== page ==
Adult acne affects 45% of women ages 21-30 and 26% of women ages 31-40. While there are causes beyond hormones, like inflammatory acne and topical irritants, in this article, we’re going to hone in on the hormonal type.
Although acne can occur for many reasons, here are some common signs that your acne is hormonal in nature.
- You get pre-period acne.
- Acne gets worse when eating more sugar, dairy products, or soy-based foods.
- Testing confirms androgens or 5-DHT are in the upper range.
- You have symptoms or testing of low estrogen or poor estrogen metabolism.
- You have high blood sugar or insulin levels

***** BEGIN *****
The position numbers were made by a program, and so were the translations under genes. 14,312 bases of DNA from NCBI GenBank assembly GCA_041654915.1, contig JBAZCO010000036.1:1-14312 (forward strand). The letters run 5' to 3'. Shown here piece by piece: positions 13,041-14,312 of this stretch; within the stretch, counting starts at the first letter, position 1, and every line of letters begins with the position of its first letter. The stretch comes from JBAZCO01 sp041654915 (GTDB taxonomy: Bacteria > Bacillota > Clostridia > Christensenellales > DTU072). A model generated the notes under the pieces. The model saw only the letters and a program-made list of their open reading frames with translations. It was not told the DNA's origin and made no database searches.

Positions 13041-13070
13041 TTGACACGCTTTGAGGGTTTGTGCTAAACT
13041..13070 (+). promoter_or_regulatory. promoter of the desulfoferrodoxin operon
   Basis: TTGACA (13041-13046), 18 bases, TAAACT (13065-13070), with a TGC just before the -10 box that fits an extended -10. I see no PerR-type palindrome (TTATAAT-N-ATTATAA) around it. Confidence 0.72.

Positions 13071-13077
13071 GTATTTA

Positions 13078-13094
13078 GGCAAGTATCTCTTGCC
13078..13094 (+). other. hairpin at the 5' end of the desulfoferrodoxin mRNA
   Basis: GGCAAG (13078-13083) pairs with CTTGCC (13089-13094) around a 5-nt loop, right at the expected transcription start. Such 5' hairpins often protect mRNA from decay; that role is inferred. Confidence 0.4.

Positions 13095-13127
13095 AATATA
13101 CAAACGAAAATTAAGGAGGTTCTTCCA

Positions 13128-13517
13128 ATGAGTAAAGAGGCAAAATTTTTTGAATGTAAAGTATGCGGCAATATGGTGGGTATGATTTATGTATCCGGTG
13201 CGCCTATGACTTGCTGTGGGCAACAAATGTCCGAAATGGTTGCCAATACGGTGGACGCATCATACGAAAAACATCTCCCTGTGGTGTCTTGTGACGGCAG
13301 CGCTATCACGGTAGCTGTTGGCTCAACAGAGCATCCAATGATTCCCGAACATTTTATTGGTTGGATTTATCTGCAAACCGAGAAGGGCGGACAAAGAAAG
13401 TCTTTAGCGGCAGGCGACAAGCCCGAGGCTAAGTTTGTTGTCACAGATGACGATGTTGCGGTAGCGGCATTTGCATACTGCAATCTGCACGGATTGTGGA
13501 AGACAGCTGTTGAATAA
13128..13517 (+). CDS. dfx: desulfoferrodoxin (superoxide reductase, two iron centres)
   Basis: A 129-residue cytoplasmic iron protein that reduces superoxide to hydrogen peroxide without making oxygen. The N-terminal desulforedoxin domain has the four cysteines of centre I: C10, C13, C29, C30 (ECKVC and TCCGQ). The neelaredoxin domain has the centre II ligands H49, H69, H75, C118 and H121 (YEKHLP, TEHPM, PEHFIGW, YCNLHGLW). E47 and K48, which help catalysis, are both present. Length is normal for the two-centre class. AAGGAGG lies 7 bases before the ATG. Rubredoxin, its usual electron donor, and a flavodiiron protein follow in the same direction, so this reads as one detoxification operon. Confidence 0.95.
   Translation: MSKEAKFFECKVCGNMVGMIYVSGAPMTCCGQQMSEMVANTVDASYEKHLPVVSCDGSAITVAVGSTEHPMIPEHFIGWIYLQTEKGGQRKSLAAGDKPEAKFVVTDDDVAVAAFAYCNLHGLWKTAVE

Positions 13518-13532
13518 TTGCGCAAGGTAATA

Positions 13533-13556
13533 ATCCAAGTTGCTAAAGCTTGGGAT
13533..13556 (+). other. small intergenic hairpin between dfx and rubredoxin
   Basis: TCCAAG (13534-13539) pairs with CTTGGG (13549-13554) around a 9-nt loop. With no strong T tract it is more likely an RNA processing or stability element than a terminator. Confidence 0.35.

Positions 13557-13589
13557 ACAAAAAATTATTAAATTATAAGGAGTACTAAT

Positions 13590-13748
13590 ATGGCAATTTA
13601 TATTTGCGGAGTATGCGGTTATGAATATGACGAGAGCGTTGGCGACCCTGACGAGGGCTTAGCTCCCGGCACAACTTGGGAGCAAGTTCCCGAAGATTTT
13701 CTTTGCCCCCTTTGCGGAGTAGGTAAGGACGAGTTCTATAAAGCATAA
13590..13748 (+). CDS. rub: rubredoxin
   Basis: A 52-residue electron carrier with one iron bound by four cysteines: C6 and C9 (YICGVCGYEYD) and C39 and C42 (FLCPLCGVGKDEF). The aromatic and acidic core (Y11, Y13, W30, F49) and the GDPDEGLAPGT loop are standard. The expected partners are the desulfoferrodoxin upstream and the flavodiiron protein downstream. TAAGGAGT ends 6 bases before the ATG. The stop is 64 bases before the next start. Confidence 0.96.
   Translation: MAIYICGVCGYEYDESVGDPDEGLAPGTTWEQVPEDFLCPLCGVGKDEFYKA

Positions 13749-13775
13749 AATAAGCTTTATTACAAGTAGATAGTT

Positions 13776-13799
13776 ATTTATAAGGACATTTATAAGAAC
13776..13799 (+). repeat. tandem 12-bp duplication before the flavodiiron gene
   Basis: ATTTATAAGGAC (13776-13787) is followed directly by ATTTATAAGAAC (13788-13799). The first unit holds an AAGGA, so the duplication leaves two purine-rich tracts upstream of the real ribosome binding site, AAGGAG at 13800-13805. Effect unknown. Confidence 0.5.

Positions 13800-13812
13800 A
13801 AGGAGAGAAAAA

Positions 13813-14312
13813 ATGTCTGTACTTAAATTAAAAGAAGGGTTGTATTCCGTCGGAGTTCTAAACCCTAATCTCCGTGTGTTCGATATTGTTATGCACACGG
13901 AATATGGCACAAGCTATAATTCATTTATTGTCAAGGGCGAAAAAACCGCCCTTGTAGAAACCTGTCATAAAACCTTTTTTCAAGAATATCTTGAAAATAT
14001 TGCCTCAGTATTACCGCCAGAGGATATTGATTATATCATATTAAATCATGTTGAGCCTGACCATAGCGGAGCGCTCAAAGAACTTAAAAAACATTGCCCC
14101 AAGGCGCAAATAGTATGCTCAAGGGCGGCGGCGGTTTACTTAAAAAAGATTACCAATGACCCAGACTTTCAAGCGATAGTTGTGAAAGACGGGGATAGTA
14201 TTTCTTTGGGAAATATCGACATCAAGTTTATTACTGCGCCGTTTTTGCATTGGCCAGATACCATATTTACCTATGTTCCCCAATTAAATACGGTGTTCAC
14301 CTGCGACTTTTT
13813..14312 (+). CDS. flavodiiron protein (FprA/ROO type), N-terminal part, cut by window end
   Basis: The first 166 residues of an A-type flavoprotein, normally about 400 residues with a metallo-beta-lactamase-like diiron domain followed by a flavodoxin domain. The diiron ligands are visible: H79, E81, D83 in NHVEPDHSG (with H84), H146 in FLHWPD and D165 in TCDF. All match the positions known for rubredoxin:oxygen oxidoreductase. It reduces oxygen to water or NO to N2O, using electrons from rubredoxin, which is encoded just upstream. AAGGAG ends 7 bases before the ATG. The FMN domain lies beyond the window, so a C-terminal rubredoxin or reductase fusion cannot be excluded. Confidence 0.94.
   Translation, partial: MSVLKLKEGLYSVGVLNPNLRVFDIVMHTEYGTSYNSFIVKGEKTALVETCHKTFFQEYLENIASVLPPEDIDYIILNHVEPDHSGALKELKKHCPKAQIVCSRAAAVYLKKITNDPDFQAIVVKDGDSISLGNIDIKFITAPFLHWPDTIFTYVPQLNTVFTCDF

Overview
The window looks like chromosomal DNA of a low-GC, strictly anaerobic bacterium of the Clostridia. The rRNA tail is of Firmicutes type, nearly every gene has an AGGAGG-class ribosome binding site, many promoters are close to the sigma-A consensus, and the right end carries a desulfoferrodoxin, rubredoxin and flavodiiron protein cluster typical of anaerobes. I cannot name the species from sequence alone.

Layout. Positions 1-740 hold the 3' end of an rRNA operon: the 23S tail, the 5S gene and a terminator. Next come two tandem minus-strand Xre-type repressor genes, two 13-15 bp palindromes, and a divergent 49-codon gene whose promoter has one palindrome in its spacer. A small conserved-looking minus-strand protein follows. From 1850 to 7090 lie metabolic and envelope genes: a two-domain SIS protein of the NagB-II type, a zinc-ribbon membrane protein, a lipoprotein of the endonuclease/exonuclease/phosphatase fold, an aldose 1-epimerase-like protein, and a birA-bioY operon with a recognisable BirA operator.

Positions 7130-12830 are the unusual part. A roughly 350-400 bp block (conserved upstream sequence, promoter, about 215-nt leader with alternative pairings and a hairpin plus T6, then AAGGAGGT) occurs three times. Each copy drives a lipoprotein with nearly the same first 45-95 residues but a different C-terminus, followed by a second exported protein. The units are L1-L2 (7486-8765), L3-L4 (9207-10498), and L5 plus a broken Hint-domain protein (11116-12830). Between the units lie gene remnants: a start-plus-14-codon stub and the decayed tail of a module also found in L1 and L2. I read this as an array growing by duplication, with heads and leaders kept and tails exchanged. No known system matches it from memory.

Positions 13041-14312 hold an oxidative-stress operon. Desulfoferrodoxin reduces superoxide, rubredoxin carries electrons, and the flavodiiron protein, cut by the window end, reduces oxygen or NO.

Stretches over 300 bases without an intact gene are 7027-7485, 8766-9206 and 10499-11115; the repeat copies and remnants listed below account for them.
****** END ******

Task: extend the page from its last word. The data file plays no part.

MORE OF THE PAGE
- You have PCOS (a condition often linked with high androgens).
- Acne appears after stopping birth control.
It really comes down to the ratios of estrogen-to-testosterone and progesterone-to-testosterone.
Androgens (like testosterone) are often defined as male sex hormones, but women have them too, just in much lower quantities. With hormonal acne, DHEA, DHEAS, and androstenedione act as precursors to testosterone and DHT.
In women, DHEA is produced from the adrenal glands (think stress). Our skin contains enzymes for converting these precursors to testosterone and DHT and these both stimulate skin cell growth and sebum production. Testosterone and DHT can cause acne because they increase the size and activity of the sebaceous glands (aka, they boost oil production in the skin).
To read more posts about all-things acne, check out our dedicated section to the topic on our blog, Period Matters.